Five Star didn’t get a lot of attention from the mainstream genre press, and many of their more interesting efforts sailed well below the radar. As a result, I didn’t learn that they’d produced a quartet of novella collections — by Robert Silverberg, Pamela Sargent, Gregory Benford, and Mike Resnick — until a few weeks ago. As soon as I discovered the existence of In Another Country and Other Short Novels by Robert Silverberg, I tracked it down immediately. I found a brand new copy for sale through Amazon for just $3.65, and ordered it on the spot. It arrived last week, and I’m extremely pleased with it.

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The Public Life of Sherlock Holmes: Stanford Does Holmes and More…

Monday, November 30th, 2015 | Posted by Bob Byrne

Stanford_CoverI don’t know how many Holmes and Sir Arthur Conan Doyle related books I have on my shelves. But it’s certainly several hundred. And I know almost every one of them and where they are. Some days, I like to simply pull various volumes out, look at them a bit and put them back. And once in awhile, I run across something I had forgotten about. Such happened to me as I was trying to decide what to write about this week.

Did you ever hear of the Stanford Victorian Reading Project? This admirable effort, currently on hiatus, released facsimiles of Charles Dickens and Sherlock Holmes stories. Regarding Dickens, they explored Great Expectations, A Tale of Two Cities and Hard Times.

I’m not much of a Dickens reader, so I’m only going to look at the Holmes project here.

You could sign up and they would send you, in the mail, free, an issue with a recreated cover from The Strand Magazine, a very short essay somehow related to Holmes or Doyle, a facsimile of a story with Sidney Paget’s illustrations, and annotations, often including a map or other picture. Quite simply, these are neat! Starting in January of 2006, I received (on a weekly basis), ”A Scandal in Bohemia,” The Speckled Band,” The Hound of the Baskervilles in nine installments, and “The Final Problem.”

Beginning in January of 2007, the sent out “The Empty House,” “Silver Blaze,” “The Musgrave Ritual,” “The Reigate Squire,” “The Greek Interpreter,” “Charles Augustus Milverton,” “The Abbey Grange,” “The Second Stain,” “The Bruce-Partington Plans,” “The Devil’s Foot,” “The Dying Detective” and “His Last Bow.”

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Things Your Writing Teacher Never Told You: Pro-Tip From Elizabeth Massie

Sunday, November 29th, 2015 | Posted by Tina Jens

Elizabeth Massie-smallOur Pro-Tip this week comes from Elizabeth Massie – a Bram Stoker Award- and Scribe Award-winning writer of horror and historical novels, short fiction, media tie-ins, poetry, and nonfiction, with works published by Simon & Schuster, Tor, Crossroad Press, Apex Books, Pocket Books, Berkley, Dark Fuse, and more.

What Do You Do to Get Unstuck and Solve Writer’s Block?

Some people believe there is no such thing as writer’s block…I know it to be a real problem at times, but it can be overcome. I always have at least two, sometimes three, projects going on at a time. A novel, a short story, a poem. Or any combination. When I get stuck on one, I can slide over to the other to work. Then when I come back to the first, that “locked down” feeling is usually gone and I can see it with a fresh eye.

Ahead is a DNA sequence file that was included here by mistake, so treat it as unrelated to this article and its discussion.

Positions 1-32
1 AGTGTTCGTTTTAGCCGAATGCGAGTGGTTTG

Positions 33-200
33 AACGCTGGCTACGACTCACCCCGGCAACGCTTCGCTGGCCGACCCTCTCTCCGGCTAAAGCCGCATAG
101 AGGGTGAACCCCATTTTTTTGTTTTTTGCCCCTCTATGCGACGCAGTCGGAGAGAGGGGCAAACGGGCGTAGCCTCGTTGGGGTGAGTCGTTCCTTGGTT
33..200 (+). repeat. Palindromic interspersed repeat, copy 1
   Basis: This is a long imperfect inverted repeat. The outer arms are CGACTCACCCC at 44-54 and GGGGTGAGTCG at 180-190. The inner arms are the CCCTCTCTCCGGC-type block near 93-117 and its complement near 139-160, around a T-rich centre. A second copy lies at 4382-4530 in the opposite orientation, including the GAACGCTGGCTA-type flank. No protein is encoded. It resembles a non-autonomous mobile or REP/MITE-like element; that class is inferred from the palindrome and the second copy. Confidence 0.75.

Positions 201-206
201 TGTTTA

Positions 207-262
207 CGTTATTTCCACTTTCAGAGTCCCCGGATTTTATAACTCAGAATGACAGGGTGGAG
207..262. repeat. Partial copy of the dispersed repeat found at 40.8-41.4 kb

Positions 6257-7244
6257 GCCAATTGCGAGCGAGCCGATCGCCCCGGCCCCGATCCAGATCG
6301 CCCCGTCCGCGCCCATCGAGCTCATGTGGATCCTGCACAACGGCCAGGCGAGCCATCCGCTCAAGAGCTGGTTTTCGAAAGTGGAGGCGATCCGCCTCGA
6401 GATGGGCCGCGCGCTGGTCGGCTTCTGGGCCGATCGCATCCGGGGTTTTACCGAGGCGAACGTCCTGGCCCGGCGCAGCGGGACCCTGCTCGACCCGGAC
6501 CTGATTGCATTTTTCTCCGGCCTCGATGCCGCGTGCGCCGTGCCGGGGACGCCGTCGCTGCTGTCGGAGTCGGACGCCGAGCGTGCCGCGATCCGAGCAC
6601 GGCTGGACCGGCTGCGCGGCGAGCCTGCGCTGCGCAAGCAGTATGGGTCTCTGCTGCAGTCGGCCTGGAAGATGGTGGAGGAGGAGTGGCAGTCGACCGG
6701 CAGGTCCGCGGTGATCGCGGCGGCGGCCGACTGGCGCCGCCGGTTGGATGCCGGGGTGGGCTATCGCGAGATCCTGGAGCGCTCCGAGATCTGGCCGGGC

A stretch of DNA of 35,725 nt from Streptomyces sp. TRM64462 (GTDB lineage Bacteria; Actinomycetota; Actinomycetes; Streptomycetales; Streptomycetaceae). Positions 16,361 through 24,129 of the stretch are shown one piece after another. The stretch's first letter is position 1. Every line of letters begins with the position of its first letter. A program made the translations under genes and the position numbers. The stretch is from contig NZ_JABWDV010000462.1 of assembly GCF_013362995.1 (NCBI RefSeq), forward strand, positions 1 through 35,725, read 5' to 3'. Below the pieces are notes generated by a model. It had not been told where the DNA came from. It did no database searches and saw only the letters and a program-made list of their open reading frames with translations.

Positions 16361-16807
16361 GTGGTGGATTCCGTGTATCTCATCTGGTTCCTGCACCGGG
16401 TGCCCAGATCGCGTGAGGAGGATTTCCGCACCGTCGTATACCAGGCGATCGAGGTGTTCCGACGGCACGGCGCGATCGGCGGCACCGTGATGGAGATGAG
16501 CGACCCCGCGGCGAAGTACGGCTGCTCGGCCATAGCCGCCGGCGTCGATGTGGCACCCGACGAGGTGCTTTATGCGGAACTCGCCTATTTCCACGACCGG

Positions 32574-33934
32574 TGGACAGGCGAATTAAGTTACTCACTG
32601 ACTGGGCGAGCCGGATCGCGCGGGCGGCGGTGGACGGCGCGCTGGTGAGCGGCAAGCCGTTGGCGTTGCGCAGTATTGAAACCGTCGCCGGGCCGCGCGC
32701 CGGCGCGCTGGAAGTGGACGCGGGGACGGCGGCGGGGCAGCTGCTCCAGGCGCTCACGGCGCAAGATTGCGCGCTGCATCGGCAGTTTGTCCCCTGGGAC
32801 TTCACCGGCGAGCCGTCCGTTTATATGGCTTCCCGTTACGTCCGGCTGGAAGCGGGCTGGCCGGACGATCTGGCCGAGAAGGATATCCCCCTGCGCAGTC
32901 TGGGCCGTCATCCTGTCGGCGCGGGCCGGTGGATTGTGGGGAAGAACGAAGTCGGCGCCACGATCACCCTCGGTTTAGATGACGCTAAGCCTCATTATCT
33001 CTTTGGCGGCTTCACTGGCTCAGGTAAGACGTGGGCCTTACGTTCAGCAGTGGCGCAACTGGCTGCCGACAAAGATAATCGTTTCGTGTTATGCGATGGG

Another trick is to always stop your day’s writing in the middle of a scene or in the middle of a sentence, even. Then the next day, when you come to it, you will find yourself more excited to get back into the story because you aren’t having to re-heat your engine from scratch.

A third suggestion is to give yourself a day away from writing. Sometimes we need to let our creative wells refill – and they will. So while there are times to push through, there are times to step back.

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John DeNardo on Why I Love Retro Science Fiction

Sunday, November 29th, 2015 | Posted by John ONeill

Thrilling Wonder Stories-smallOur bud John DeNardo, editor of the fabulous SF Signal, writes on a topic near and dear to our crusty little hearts, “Why I Love Retro Science Fiction,” over at Kirkus Reviews.

More than anything, retro-futurism is a flavor… It’s the way writers wrote science fiction in the past. Generally speaking, writers today are much more rigorous in their writing than the writers who were trying to meet the demand of weekly pulp publication serials. The resulting science fiction from that past era was plot-driven and didn’t spend pages discussing, say, some planet’s terrain. That made the stories shorter as well. Books from decades ago were 150 pages long and that was just fine.

Retro-futures are also kitschy. There’s a nostalgic quality to it. This is a little harder to describe. I tend to like the kind of science fiction that was written before I was born. Perhaps it’s because when I started reading science fiction, I often read older books that crossed my path. In the 1970s, I was weaned on sci-fi from the Golden Age and that mode of science fiction still appeals to me….